“I’m sorry, but I need to take the next plane home.”
The CEO looked across the table with characteristic calm as one of his most talented and promising young executives dropped a bombshell.
“I’ve really tried, but I can’t possibly keep up this pace any longer,” he continued. “I’m afraid you’re going to have to do tomorrow’s presentation on your own.”
After enduring weeks of grueling travel and last-minute preparations for important presentations, the executive finally had enough. An ominous pattern of unmistakable signals from his body could no longer be ignored. As promised, he flew home the following morning and spent the next two weeks recovering from the ordeal, uncertain of what his future held.
How did it get to this point? As a trained neuropsychologist and certified executive coach, I’m frequently approached by overworked leaders and harried business partners who are desperately seeking easy and effective techniques to help them cope with and hopefully reduce the extraordinary amounts of stress they face in their jobs.
Make no mistake: such techniques exist. And in the right context they can often be very effective. But applying them in isolation is like treating the symptoms but ignoring the disease.
Baseball fans thrill at plays where an outfielder leaps into the air at the last minute and robs a hitter of a home run or where he sprints forward just in time to make a catch at his shoe tops, preventing a hit that would otherwise have led to extra bases. It’s natural to marvel at these breath-taking plays. And yet it’s the “routine” catches that truly prove that a player is a pro. What makes those easy catches look easy is the fact that professional athletes know exactly where they need to be in order to perform at their best. They’re experts not because they can run faster or leap higher, but because they have an ability to put themselves in precisely the right spot.
The same applies to successful business executives. Succeeding in business and succeeding in baseball are both fundamentally about positioning. To take full advantage of your strengths, you must do everything you can to find your optimum working conditions. I call this your “environmental set point.”
An alarming number of people tolerate relentless stress because they fail to structure their environment in a way that enables them to thrive. Others endure years of mind-numbing boredom because they’re under the mistaken impression that they have no alternative. Your environmental set point is your performance home base. It’s the set of conditions that put you in the strongest position to respond to the challenges that you’re faced with in the workplace. When it comes to these optimum working conditions, there is no one-size-fits-all. The very same factors that left the young executive feeling worn down and stressed out were actually energizing and motivating his boss.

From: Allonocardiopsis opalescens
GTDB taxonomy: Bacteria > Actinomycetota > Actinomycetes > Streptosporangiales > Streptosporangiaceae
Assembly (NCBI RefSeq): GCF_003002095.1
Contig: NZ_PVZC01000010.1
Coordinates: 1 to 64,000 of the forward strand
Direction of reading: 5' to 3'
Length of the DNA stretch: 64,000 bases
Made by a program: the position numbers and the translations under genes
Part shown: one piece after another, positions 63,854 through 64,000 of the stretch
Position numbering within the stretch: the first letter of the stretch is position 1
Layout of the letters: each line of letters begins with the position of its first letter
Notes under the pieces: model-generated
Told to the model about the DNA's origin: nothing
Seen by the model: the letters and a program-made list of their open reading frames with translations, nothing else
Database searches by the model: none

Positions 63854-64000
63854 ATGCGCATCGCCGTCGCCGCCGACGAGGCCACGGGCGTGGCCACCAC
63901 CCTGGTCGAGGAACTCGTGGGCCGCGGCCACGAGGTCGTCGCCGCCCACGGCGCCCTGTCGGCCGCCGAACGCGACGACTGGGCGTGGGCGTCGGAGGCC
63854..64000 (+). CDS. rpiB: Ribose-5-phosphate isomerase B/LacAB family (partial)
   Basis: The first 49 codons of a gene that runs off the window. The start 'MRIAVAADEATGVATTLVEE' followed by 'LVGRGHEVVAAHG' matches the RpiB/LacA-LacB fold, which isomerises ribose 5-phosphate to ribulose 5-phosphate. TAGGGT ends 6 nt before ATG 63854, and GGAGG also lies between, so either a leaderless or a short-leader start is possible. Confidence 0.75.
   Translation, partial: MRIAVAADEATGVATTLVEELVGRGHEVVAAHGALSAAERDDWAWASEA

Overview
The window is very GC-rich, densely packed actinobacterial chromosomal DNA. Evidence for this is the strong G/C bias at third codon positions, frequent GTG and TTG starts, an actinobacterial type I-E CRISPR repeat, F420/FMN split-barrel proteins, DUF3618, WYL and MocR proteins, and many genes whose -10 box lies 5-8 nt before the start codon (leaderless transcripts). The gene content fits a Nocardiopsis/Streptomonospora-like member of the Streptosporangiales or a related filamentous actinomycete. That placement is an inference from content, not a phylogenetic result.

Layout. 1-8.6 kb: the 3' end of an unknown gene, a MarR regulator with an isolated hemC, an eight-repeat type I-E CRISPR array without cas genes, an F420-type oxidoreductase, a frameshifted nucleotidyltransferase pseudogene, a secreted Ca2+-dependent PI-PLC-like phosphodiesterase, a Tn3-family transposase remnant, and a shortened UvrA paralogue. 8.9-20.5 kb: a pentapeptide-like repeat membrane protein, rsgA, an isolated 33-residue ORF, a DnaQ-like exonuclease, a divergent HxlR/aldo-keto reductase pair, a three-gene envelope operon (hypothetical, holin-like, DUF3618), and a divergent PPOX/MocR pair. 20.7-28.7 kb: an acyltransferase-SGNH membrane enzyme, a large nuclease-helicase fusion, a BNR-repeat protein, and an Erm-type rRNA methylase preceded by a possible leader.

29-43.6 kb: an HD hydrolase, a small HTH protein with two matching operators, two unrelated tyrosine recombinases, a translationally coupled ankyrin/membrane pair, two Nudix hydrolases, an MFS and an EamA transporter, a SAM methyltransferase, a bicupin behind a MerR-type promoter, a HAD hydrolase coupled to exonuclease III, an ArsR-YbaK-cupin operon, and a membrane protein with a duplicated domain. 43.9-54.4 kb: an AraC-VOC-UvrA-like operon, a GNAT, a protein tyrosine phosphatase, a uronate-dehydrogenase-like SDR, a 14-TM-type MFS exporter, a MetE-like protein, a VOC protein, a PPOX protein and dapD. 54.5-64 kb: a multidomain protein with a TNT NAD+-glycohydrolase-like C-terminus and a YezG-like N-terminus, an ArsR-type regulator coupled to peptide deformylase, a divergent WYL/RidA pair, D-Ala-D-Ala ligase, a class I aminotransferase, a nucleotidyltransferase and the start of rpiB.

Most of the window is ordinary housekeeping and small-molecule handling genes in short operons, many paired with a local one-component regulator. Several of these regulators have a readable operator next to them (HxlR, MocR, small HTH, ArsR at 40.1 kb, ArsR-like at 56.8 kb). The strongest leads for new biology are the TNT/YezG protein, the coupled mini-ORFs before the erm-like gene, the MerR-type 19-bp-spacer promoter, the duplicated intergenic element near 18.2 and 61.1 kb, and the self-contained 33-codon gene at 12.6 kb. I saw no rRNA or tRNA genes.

Turning a stressful job into a rewarding one can sometimes be a simple matter of fine-tuning your working conditions to match your individual profile. Often just a few key alterations to your circumstances can make a dramatic difference. Adjusting your hours, changing where you work, or redistributing responsibilities with coworkers can all help. Designing a schedule that allows you to get regular exercise and sufficient sleep can do wonders for your brain and with it, your overall attitude and performance. Talk about your needs with your superior and with your colleagues. A candid conversation about the kinds of tasks or situations that leave you feeling over stressed or under motivated can be highly beneficial.
If you don’t initiate these changes yourself, they are unlikely to be made. The CEO might never have realized that the pace he was setting was actually harming his colleague’s performance until the young executive felt the need to take drastic action. Don’t let things reach that point. Ultimately, you are the master of your fate and must be the one to take control.
In some circumstances, a sudden two-week absence might’ve proven to be a career-ending move. But the executive used the hiatus to think carefully about his optimum conditions for peak performance and to propose them to his boss. Too much travel and not enough time for preparation were identified as the principal causes of the executive’s stress. The two agreed that he would limit his traveling to no more than three days per week and that when called upon to deliver a presentation that he’d be given sufficient time for preparation.
These two changes fundamentally altered the executive’s environment. They eliminated most (but not all) of his sources of stress and led to an impressive improvement in his performance. Not only did his boss not fire him for his sudden absence, he ultimately wound up promoting him to head one of the company’s key business units.
Originally published at medium.com